French seams for lightweight linens
If your fabric ravels, don’t trim first seam of French seam until just before you sew second one.
Lightweight linens— Both French seams and flat-felled seams are wonderful for the lightest of linens, usually called tissue, handkerchief, or shirt weight, because the multiple layers of fabric these self-finished seams require won’t be too bulky in these fabrics. Linen is so easy to fold and manipulate that these seams are a joy to sew, even when slightly curved. And they’re sturdy enough for repeated washing, which is probably the way you’ll want to care for firmly woven, lighter weights of linen. The flat-felled seam is a better choice if you have sharper curves to negotiate or you prefer its decorative stitching lines. Rolled, topstitched hems are appropriate for these lightweight linens.
French seams for lightweight linens
If your fabric ravels, don’t trim the first seam of the French seam until just before you sew the second one.
Steps 1&2 (left): 1. With fabrics WSs together, sew first seam 3/8 in. from raw edges. 2. Trim seam allowances to 1/8 in.
Step 3 (middle): Open layers and press seam allowances to one side.
Steps 4&5 (right): 4. Fold, then press fabrics, RSs together, carefully positioning first seam on folded edge. 5. Stitch the second seam 1/4 in. from fold, making sure no thread ends from trimmed edges get caught in seam.
Medium- to heavyweight linens— French and felled seams are probably too bulky for heavier-weight linens (experiment to check). Since many of these linens will be dry-cleaned and there may be a lining in the garment, less durable seams, including plain, welt, top-stitched, and slot, could all work well. If seam allowances are exposed (and if very loosely woven fabrics are lined), serged and zigzag finishes are sturdy and quick remedies for raveling. Seams can also be bound (but watch out for bulk), and a Hong Kong finish can be beautiful— one dressmaker I know uses bias-cut strips of Ambiance lining for this.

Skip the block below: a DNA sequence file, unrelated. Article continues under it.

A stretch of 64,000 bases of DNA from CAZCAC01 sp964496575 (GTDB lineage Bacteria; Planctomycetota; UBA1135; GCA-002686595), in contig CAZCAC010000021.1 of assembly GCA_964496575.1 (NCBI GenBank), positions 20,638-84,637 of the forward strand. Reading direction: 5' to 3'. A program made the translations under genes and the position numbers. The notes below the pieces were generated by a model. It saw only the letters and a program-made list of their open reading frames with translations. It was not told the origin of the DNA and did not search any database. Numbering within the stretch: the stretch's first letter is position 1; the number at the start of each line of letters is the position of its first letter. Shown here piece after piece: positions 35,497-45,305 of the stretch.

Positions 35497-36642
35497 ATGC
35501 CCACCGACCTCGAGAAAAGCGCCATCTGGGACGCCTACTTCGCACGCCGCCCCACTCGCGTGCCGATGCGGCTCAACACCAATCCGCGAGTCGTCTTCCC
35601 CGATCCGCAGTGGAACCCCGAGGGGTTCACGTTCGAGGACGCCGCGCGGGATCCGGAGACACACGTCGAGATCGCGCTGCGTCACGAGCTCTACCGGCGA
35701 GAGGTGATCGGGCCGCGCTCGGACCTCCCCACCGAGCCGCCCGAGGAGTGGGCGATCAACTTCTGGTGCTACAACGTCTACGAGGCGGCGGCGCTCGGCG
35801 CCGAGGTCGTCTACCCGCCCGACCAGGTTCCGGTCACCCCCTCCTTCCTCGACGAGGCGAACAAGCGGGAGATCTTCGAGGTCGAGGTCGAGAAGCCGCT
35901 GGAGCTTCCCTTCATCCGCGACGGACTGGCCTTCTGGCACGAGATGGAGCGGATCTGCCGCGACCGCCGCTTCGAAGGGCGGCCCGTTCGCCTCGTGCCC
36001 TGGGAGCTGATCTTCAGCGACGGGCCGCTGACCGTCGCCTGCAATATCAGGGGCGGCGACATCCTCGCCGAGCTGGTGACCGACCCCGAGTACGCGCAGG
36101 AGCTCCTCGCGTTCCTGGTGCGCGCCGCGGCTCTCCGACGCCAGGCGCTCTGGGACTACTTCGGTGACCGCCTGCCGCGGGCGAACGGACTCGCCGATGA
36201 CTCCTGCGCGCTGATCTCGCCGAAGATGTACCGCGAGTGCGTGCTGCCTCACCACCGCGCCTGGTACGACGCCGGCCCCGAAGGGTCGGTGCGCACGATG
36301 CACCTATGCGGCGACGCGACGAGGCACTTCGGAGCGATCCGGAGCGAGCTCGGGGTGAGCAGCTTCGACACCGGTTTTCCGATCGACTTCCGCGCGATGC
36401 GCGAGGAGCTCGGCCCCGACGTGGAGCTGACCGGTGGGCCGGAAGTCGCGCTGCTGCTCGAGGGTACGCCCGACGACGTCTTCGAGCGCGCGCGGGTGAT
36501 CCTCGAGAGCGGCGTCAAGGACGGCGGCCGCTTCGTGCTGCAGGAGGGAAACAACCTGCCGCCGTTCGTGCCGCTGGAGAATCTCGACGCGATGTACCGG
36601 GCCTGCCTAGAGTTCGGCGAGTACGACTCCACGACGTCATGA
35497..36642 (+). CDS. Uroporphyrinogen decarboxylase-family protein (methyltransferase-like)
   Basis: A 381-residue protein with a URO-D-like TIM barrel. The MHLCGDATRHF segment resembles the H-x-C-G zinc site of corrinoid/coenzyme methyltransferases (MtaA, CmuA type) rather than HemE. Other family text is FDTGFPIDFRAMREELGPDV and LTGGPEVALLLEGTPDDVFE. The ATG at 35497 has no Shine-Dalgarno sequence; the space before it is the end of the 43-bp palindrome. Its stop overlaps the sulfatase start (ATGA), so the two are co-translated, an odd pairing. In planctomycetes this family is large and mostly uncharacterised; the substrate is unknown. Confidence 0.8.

Rayon seam binding is also popular. But avoid polyester seam tape— it’s not bias, so it won’t behave the way you want it to; cut your own bias strips instead. Also consider simply turning under the raw edge and edge- stitching the fold, as I saw done beautifully on a recent Calvin Klein jacket. Treat hems as you would any moderately bulky fabric, covering the raw edge with seam tape or hem lace, and hand-stitching to secure the hem.
Hong Kong finish for unlined jackets
Cut 1 in.-wide binding strips from lining fabrics or silk organza. For curves, cut strips on a bias; otherwise, use straight-grain strips.
Steps 1&2 (left): 1. Sew strips, RSs together, to raw edge using 1/4 in. seam. 2. Trim seam allowances to 1/8 in.
Step 3 (middle): Fold and press binding to WS.
Step 4 (right): Stitch in ditch of first seam through all layers.
Shrinkage is an issue with linen, although some of the newer softening processes claim to have eliminated this problem. If you’ll be laundering the garment, it’s best to wash and dry it beforehand (if you plan to machine-dry the garment, do so at this point also). If the garment is likely to be dry-cleaned, steam-press it before construction. Be sure to dry-clean both pieces of a suit in order to keep the intensity of the color and the feel of the linen the same for the entire garment.
Press when damp— High heat is required to press linen properly, and steam helps, so it’s best to press it when damp. But it’ll scorch easily at such high temperatures, so be sure to use a pressing cloth. Linen also has a tendency to shine when pressed, so press it on the wrong side when possible. I like to use silk organza as a pressing cloth, as I can see through it, use high heat on it, and easily double it for more protection.